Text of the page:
triggerDataCreation(0, 6, batchContext, testQueue);

  JavaInputDStream<Integer> queueDStream = streamingContext.queueStream(testQueue, ONE_AT_TIME);

  JavaDStream<Integer> windowedDStream = queueDStream.window(Durations.seconds(2),
    Durations.seconds(2));

  List<List<Integer>> windows = new ArrayList<>();
  windowedDStream.foreachRDD(rdd -> putIfDefined(rdd.collect(), windows));
  streamingContext.start();
  streamingContext.awaitTerminationOrTimeout(5_000L);

  // It proves that tumbling window is a 'perfect' window where
  // items doesn't overlap and aren't lost.
  assertThat(windows).hasSize(2);
  assertThat(windows).containsOnly(
    Arrays.asList(0, 1, 2, 3),
    Arrays.asList(4, 5)
  );
}

@Test
public void should_count_entries_in_tumbling_window() throws IOException, InterruptedException {
  streamingContext.checkpoint(CHECKPOINT_DIR);
  triggerDataCreation(0, 6, batchContext, testQueue);

  JavaInputDStream<Integer> queueDStream = streamingContext.queueStream(testQueue, ONE_AT_TIME);

  JavaDStream<Long> windowedDStream = queueDStream.countByWindow(Durations.seconds(2),
    Durations.seconds(2));

  List<List<Long>> windows = new ArrayList<>();
  windowedDStream.foreachRDD(rdd -> putIfDefined(rdd.collect(), windows));

  streamingContext.start();
  streamingContext.awaitTerminationOrTimeout(8_000L);

  assertThat(windows.get(0)).isEqualTo(singletonList(4L));
  assertThat(windows.get(1)).isEqualTo(singletonList(2L));
  assertThat(windows.get(2)).isEqualTo(singletonList(0L));
}

@Test
public void should_reduce_by_tumbling_window() throws IOException, InterruptedException {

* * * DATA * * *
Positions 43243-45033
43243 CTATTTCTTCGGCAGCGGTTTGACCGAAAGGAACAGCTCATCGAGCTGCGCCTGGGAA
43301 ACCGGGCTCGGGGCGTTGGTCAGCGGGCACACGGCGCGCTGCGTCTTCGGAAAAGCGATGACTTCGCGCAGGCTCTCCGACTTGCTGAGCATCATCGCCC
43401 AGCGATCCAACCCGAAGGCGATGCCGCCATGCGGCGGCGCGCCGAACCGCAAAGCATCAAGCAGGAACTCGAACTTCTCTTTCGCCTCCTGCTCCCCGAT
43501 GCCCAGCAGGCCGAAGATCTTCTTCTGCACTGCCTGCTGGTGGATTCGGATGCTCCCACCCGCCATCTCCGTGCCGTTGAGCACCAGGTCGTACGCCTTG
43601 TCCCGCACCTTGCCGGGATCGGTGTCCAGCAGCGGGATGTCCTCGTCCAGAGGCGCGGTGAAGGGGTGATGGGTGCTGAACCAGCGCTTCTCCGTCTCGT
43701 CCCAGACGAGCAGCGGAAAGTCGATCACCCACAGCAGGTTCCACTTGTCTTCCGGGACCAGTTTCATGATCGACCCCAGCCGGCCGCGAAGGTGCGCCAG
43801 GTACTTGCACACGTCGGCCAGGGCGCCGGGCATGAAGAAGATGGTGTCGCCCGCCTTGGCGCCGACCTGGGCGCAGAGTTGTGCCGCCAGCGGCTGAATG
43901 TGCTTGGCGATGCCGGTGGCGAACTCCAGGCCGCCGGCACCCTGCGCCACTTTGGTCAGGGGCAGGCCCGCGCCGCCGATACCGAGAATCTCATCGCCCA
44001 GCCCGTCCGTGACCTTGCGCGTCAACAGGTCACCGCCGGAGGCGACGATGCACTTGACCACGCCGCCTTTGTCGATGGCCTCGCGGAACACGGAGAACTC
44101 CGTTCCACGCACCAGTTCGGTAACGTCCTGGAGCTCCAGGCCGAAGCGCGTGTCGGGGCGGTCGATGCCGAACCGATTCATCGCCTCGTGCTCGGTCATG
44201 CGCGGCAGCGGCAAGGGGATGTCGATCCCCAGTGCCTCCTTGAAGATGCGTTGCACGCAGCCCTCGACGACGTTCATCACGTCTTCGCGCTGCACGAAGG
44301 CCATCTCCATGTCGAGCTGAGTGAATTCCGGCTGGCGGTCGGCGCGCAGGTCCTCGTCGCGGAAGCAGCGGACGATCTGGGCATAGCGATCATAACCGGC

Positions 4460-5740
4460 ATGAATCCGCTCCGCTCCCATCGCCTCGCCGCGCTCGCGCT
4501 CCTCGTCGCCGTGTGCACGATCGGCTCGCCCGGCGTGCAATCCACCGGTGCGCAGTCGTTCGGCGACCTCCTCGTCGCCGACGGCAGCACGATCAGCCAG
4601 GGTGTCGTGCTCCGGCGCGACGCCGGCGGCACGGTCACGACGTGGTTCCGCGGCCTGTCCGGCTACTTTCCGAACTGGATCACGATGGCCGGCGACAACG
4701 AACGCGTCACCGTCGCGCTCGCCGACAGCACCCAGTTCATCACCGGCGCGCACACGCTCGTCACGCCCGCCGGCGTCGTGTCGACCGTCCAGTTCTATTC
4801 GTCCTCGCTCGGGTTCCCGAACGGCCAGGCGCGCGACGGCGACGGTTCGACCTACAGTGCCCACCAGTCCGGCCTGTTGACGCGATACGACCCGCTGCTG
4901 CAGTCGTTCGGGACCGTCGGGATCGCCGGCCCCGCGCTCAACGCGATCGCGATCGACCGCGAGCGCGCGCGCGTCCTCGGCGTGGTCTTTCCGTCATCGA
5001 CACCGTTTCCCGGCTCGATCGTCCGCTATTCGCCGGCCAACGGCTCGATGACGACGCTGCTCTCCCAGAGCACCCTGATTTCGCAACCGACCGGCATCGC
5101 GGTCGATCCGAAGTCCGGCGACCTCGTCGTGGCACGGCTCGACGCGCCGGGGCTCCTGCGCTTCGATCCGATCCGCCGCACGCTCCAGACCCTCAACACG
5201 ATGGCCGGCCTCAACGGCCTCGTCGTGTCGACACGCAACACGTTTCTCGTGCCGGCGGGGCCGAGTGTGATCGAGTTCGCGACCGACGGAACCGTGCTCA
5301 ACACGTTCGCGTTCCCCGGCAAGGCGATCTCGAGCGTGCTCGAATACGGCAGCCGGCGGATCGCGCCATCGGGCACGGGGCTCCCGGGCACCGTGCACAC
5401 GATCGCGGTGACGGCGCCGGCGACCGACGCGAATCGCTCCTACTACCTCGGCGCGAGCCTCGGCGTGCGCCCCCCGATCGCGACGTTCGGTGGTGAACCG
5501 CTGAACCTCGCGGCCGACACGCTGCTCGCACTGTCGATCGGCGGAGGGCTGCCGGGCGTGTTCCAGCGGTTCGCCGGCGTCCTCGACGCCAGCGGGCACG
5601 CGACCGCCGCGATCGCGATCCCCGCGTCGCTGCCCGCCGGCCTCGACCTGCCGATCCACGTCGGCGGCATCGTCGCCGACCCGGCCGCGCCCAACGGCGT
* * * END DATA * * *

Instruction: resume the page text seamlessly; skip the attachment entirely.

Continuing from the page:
triggerDataCreation(0, 6, batchContext, testQueue);

  JavaInputDStream<Integer> queueDStream = streamingContext.queueStream(testQueue, ONE_AT_TIME);

  JavaDStream<Integer> windowedDStream = queueDStream.reduceByWindow(
    (value1, value2) -> value1 +  value2,
    Durations.seconds(2),
    Durations.seconds(2)
  );

  List<List<Integer>> windows = new ArrayList<>();
  windowedDStream.foreachRDD(rdd -> putIfDefined(rdd.collect(), windows));
  streamingContext.start();
  streamingContext.awaitTerminationOrTimeout(8_000L);

  assertThat(windows).hasSize(2);
  assertThat(windows).containsExactly(singletonList(6), singletonList(9));
}

Larger window in Spark Streaming

In the case of larger window, RDDs don't always fit in unique window. Thus they'll overlap. It's especially visible when window duration is bigger than slide duration. You can take a look on below image and test to see this behavior:

@Test
public void should_generate_larger_window() throws InterruptedException, IOException {
  triggerDataCreation(0, 10, batchContext, testQueue);

  JavaInputDStream<Integer> queueDStream = streamingContext.queueStream(testQueue, ONE_AT_TIME);
  JavaDStream<Integer> windowedDStream = queueDStream.window(Durations.seconds(4),
    Durations.seconds(1));
  List<List<Integer>> windows = new ArrayList<>();
  windowedDStream.foreachRDD(rdd -> {
    putIfDefined(rdd.collect(), windows);
  });

  streamingContext.start();
  streamingContext.awaitTerminationOrTimeout(8_000L);

  assertThat(windows).hasSize(8);
  assertThat(windows).containsExactly(
      // window computed at 1st second, so for the time interval ([-3;1])
      Arrays.asList(0, 1),
      // time interval ([-2;2])
      Arrays.asList(0, 1, 2, 3),
      // time interval  ([-1;3])
      Arrays.asList(0, 1, 2, 3, 4, 5),
      // time interval  ([0;4])
      Arrays.asList(0, 1, 2, 3, 4, 5, 6, 7),
      // time interval ([1;5])
      Arrays.asList(2, 3, 4, 5, 6, 7, 8, 9),